Town Topics — Princeton's Weekly Community Newspaper Since 1946.
Vol. LXII, No. 42
 
Wednesday, October 15, 2008
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New Billing Procedure, Property Reevaluation, Approved by Borough

Dilshanie Perera

Last Tuesday Borough Council approved a new capital billing and payment procedure drawn up by administrators to address monies owed to the Borough by the Township and vice versa.

The October 1 meeting saw a debate ignited by a bond ordinance authorizing $1.3 million for joint capital improvements between the Borough and Township. Back dues between the two municipalities came up in the heated discussion, with Council member Roger Martindell insisting that a written procedure ensuring timely billing and payment be drawn up.

The Township currently owes the Borough $3.8 million, according to Borough documents. This number does not subtract out the monies that the Borough owes the Township.

Council member Andrew Koontz pointed out that the $1.6 million owed for capital projects from 2007 was billed on September 8 of this year, and that over $700,000 from capital projects from 2008 has yet to be billed.

“The most significant concern is money from 2006, which we haven’t addressed yet,” Mr. Koontz noted, referencing the million dollars billed in December 2007 that have yet to be paid.

Saying that he approves of “the administrative procedure outlined here,” Mr. Koontz added that it was “not necessary to have an ordinance” about the billing and payment procedure.

By contrast, Mr. Martindell suggested an interlocal agreement to solidify the procedure. “It works both ways, it’s fair, it’s professional,” he remarked, saying that they will be “looking for monies going forward” as opposed to applying the procedure retroactively to past due bills.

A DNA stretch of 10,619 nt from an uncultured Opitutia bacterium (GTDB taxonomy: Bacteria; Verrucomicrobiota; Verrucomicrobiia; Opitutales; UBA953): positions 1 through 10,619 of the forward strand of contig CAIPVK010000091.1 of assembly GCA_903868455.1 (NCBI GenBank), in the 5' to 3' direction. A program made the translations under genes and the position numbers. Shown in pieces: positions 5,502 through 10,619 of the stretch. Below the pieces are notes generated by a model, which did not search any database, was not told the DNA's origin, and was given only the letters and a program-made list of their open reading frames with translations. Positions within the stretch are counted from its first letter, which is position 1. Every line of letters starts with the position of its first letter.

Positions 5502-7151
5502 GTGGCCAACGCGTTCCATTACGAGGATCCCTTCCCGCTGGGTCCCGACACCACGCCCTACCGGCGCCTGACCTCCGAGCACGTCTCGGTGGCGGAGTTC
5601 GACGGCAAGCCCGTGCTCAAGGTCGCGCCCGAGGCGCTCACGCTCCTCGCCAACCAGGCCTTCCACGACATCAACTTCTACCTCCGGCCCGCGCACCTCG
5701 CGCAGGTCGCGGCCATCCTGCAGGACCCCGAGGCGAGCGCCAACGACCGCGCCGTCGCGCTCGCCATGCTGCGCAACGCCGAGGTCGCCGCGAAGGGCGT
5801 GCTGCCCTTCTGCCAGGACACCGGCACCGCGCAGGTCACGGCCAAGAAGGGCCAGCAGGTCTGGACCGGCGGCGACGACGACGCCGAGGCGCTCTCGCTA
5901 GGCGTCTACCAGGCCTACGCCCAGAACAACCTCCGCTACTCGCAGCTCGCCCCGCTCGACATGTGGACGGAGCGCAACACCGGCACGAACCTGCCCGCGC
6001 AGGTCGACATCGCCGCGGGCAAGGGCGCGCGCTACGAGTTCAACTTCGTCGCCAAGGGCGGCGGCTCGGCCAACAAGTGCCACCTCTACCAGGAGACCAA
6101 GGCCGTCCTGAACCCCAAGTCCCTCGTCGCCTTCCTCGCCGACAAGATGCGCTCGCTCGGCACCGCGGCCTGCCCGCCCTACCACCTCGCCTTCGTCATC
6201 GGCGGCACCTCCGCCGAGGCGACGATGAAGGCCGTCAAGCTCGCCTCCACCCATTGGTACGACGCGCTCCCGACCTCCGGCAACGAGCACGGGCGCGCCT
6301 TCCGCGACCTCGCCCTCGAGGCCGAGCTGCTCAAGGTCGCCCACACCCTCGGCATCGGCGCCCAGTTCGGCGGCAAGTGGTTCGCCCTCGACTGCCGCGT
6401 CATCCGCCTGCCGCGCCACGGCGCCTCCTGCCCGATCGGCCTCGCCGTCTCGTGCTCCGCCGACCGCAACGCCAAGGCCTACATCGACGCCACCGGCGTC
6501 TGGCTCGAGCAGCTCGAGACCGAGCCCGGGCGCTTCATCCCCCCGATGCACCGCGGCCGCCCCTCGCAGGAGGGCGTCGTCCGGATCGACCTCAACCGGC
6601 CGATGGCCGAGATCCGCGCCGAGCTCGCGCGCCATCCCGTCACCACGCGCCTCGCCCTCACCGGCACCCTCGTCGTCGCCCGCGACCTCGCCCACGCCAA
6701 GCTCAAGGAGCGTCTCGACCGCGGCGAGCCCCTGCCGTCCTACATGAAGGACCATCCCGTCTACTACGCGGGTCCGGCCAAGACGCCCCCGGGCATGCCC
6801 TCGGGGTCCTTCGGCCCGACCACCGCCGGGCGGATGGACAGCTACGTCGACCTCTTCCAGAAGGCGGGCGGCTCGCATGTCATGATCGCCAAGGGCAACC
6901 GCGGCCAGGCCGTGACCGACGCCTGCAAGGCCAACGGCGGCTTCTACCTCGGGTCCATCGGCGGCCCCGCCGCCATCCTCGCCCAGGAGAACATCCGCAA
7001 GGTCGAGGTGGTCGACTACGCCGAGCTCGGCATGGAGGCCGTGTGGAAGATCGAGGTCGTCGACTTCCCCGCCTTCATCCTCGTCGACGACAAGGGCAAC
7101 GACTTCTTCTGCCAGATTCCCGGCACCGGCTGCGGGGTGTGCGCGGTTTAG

Regarding the debt, Mr. Martindell said that “through 2007, the Township owes us a net of a million dollars,” adding that “at four percent a year, that’s $100,000 we’ve funded for the township’s benefit and we’ve gotten nothing for it.”

For the first time in 12 years, properties in the Borough will be reevaluated. Council awarded the contract for the reevaluation to Appraisal Systems, which will work in both the Borough and Township over the end of this year and next year to inspect properties, said Borough and Township Tax Assessor Neal Snyder in a phone interview.

The interior and exterior inspections will lead to new assessed values, and new rates on property tax bills by February 2010, according to Mr. Snyder, who foresees a redistribution of taxes in which one third of property taxes will increase, a third will stay the same, and a third will decrease.

“We’re not looking for more money,” Mr. Snyder said, pointing out that the assessment will “take a snapshot of the values” and redistribute taxes accordingly.

During the meeting, Council member David Goldfarb asked about the proposed timetable for evaluations, and requested that Mr. Snyder come in to report on the assessment and the process.

“Residents deserve a complete explanation,” agreed Mr. Koontz.

“Two thousand nine will be a tough year,” said Mr. Martindell in reference to taxes. “We need to be very judicious, and more forward-thinking,” he said, observing that the more steps that Council takes to reduce taxes next year, “the better off everyone is going to be.”

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